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(Vol 27 No 3)
The Southasian military complex

All Southasian states are now officially ‘democracies’ with civilian governments in power. This could be viewed as a marker of significant progress, particularly considering that different parts of the region have experienced long periods of military rule, protracted armed struggle and violent transitions of power. Yet, the label of ‘democracy’ disguises problematic forms of militarisation throughout Southasia, even in countries that have adhered to civilian rule. The ostensible presence of democracy draws attention away from the continuing forms of militarisation in the region, and also conceals accelerating military encroachment in society.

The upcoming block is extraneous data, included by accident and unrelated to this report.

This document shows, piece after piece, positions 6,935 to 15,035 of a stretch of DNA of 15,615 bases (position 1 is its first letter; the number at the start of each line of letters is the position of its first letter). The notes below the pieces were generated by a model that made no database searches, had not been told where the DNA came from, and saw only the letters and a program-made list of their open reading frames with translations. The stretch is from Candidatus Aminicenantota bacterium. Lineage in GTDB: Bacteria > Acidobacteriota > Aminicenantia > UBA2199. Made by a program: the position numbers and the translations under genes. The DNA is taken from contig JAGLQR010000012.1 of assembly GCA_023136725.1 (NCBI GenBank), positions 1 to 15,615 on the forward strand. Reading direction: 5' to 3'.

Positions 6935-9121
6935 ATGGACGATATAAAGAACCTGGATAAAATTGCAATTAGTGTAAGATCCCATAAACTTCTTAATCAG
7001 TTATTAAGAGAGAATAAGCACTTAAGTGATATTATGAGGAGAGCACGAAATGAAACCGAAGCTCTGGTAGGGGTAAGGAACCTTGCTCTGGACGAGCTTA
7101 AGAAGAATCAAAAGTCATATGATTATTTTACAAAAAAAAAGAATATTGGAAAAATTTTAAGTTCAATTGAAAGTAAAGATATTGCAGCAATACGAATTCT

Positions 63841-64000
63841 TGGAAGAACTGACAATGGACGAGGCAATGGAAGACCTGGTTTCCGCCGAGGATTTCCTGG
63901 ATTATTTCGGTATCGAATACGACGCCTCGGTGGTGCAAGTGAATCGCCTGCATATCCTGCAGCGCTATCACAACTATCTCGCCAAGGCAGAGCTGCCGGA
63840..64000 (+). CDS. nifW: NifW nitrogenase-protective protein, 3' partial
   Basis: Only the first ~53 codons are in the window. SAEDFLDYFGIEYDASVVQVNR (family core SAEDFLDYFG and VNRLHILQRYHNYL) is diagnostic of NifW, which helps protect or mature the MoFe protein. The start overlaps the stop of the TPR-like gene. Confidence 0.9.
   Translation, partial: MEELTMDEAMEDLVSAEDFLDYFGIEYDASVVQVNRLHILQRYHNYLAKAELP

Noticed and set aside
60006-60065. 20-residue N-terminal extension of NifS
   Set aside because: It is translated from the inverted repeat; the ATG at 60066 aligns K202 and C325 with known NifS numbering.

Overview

Himal’s latest quarterly examines the myriad ways in which militarisation has seeped into the public sphere and mainstream consciousness, from ‘zones of exception’ in India to the military’s political influence in Pakistan and the outsized role of the military in the civilian life of Sri Lanka and the Maldives. In addition to providing thorough analysis of ‘the Southasian military complex’, this issue offers content that explores alternative histories of economic engagement, threats to indigenous livelihood, and the aftermath of communal violence.

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